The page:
How to Replace Audio in iMovie

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How To Replace Audio in iMovie

Replacing an audio track in iMovie, Step 1: Load Your Data. Joe Shambro,
One of the most common questions I get from fellow audio engineers isn't about audio recording, it's about video editing: namely, how to remove and replace an audio track when editing with Apple's iMovie suite. It's a lot easier than you might think, and all it requires is a working copy of iMovie, no fancy editing suites necessary.

Before we begin, I'm going to assume that you're running an up-to-date copy of iMovie. I'm using version 9.0.2 of iMovie '11, on Mac OS 10.6. Some of my menus might look different than yours if you're not using the same version, but the function names are still the same and are still present, probably under a different menu.

So, first, let's drag your video file over to your project window. In this file, I'm editing video of the final space shuttle launch. I want to replace the audio -- so I go into my favorite DAW program, and edit a piece of audio exactly the length I want for the video. Before I can add this, I need to remove the audio that's presently on the video, and then drop in the new file.

Let's get started.
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How to Replace Audio in iMovie - Step 2 - Remove the Master Audio

Replacing an audio track in iMovie, Step 2. Joe Shambro,
First, let's remove the master audio track that's already on the video file. Right-click the video file, and it'll highlight with a drop down menu like the one you see above. Choose "Detach Audio", and you should see the audio file become a separate entity on the editing line. This will be purple, showing that it's no longer part of the video file's integrated contents.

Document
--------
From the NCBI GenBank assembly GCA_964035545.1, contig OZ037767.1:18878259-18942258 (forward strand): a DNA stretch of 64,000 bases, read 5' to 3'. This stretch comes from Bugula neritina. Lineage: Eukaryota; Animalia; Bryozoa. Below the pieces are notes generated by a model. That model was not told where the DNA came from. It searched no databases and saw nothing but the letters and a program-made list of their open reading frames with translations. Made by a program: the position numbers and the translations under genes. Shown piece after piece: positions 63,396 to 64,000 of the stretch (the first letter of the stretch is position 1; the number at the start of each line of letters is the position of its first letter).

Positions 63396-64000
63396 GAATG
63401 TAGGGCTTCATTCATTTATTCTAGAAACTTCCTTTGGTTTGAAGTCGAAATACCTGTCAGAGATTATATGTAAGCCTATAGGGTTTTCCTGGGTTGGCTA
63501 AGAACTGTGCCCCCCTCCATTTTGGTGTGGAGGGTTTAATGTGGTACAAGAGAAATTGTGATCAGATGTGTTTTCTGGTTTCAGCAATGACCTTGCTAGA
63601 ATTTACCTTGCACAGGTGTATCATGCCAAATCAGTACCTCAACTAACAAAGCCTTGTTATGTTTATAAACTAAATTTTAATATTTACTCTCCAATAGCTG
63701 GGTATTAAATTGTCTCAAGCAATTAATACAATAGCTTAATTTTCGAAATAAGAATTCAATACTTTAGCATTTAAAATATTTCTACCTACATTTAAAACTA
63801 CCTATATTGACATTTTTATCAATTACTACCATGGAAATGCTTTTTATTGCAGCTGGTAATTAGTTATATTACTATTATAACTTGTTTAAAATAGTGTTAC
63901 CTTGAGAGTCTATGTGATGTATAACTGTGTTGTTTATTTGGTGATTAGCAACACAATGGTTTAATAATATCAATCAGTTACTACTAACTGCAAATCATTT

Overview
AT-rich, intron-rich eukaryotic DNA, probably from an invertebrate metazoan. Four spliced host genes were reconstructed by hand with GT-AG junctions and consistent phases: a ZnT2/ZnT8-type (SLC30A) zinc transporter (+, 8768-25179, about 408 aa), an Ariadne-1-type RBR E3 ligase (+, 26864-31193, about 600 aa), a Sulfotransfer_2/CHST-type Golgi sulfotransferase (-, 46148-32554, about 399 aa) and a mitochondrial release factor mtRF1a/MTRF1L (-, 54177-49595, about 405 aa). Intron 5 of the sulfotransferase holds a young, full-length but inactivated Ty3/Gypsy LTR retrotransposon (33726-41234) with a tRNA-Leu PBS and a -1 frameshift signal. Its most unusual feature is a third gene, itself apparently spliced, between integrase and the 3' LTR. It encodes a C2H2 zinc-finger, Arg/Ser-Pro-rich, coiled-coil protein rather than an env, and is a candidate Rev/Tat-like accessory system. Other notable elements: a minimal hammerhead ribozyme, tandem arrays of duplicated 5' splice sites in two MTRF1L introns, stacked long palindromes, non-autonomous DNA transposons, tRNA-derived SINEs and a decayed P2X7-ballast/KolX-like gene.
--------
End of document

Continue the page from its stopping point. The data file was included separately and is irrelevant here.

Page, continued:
Now that you have your audio file separated, you're able to easily go in and edit this file. Clicking the small selector box on the left hand corner, you're able to make various EQ and fade adjustments to the original audio file; if you wanted, you could keep this audio file and simply mix the new one over the top; if you're going to fully replace the file, now's where you can delete the file entirely.

Now that you've moved your old audio out of the way, it's time to add your new audio.
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How to Replace Audio in iMovie - Step 3 - Drag-and-Drop Your Replacement

How to Replace Audio in iMovie, Part 3 - Drop Your Audio. Joe Shambro,
Now, it's time to take your replacement audio and drop it into your project window. This is the easiest part, assuming you've matched your audio clip to the proper length and matched it to sync with your program material. Don't worry if you haven't; you'll be able to click your way around and adjust your margins on both your video and audio program. This is just like mixing with a linear multitrack editor like GarageBand or Pro Tools -- you can move your program material on a timeline, and adjust everything where you like it.

Once you've put your audio where you want it, you can then click the small drop down box to the left hand side, and make any EQ or fade adjustments you see fit. Now, you'll be able to play your project -- and hear what your overdubbed audio sounds like (and looks like) against the video. Now, it's time to export.
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How to Replace Audio in iMovie - Step 4 - Export Your Movie

How to Replace Audio in iMovie - Step 4 - Export Your Movie. Joe Shambro,
Now that you've lined up your new audio track and you've verified it's placement, it's time to export your overall file. This is just like the bounce function in Pro Tools or Logic, and it's very easy to use. You can simply press Command-E, and then choose your format you'd like to export to. You can also click on the "Share" drop down menu, and select from there.

At this point, your audio will be compressed. Make note that if your audio entered iMovie already compressed, such as an MP3 file, it's going to sound even worse upon rendering to the video, depending on which mode you choose for your final mix. Importing a non-compressed file is your best bet for sonic clarity.

Importing your own audio onto a video through iMovie is surprisingly simple, especially if you're familiar with how linear multitrack editing works in the audio world.